just legalize it already
Legal pot means big savings
on law enforcement
Cash-strapped California would get some relief by legalizing pot, but the biggest boost would be thanks to massive law enforcement cuts, not new tax revenue, experts say.
The state’s marijuana legalization initiative known as Proposition 19 goes to the polls on Nov. 2. And there’s been a lot of talk about taxing it to rescue the state from its budget woes. But even legalization’s top advocates say the drug won’t be a financial cure-all.
“No one’s promising that this is going to solve everything economically,” said Quintin Mecke, spokesman for Assembly Member Tom Ammiano, D-San Francisco, who was the lead sponsor on two earlier efforts to legalize marijuana.
Most of the financial benefit would actually come from budget cuts – which means job cuts — according to a report from the Cato Institute, a libertarian think tank in Washington, D.C. The institute estimates that legalization could add $1.312 billion annually to California’s coffers. But the forecast’s breakdown calls for a savings of $960 million in law enforcement costs and an additional $352 million in tax revenue.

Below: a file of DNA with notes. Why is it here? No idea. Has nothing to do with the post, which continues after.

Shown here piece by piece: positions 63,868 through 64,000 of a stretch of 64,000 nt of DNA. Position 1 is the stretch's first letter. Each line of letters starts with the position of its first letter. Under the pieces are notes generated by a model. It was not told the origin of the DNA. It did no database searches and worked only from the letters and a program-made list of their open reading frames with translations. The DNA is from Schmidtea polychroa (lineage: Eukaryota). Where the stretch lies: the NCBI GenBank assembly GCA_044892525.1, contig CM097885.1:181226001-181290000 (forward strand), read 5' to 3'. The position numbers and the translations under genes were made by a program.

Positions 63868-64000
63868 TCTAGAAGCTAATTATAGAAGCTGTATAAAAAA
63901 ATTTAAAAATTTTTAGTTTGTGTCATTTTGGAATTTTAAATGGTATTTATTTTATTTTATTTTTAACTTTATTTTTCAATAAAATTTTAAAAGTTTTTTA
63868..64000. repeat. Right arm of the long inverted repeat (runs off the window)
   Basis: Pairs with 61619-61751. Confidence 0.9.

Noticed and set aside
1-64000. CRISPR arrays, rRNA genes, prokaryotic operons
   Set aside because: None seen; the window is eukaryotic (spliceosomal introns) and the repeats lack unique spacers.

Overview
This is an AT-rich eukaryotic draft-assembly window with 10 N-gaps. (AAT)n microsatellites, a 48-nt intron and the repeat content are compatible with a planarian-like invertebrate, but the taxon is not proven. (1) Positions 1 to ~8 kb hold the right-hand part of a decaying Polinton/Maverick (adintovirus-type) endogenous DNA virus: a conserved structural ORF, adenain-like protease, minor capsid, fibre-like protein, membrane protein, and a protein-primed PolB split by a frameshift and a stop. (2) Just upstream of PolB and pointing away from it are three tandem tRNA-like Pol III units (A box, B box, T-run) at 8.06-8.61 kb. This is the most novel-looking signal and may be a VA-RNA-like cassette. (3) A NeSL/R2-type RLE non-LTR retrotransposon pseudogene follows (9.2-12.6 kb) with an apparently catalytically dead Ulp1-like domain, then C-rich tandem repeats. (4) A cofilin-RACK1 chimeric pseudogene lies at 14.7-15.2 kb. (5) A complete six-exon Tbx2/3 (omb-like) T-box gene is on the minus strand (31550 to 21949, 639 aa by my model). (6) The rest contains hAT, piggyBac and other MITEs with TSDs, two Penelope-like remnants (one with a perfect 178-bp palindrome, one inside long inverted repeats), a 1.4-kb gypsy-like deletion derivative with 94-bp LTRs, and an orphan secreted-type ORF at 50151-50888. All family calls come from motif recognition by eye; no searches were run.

Jeffrey Miron, a senior lecturer at Harvard University and senior fellow at the Cato Institute who co-authored the study, said the majority of the cost savings would be a result of cuts to law enforcement personnel whose services would no longer be required. And axing police officers, prison guards, prosecutors and judges would hurt the job market, at least initially, he said.
That leaves an estimated $352 million in annual tax revenue, a tally that Miron described as “not irrelevant, but not very consequential.” He said it’s a welcome bonus for Californians who prefer legalization regardless, but it’s not enough to sway those who oppose it.
I don’t think the revenue saved by law enforcement will be from releasing police officers from the force. (Side note: Various police organizations have been endorsing Prop 19 as they know it will save money and take real criminals off the streets). The revenue is likely to come from the prison costs of housing pot smokers and court costs from prosecuting them. Also, this is going to spur the service industry in the state since we all know smoking marijuana increases your appetite.
It’s time to Regulate Cannabis in 2010 and put an end to the shenanigans!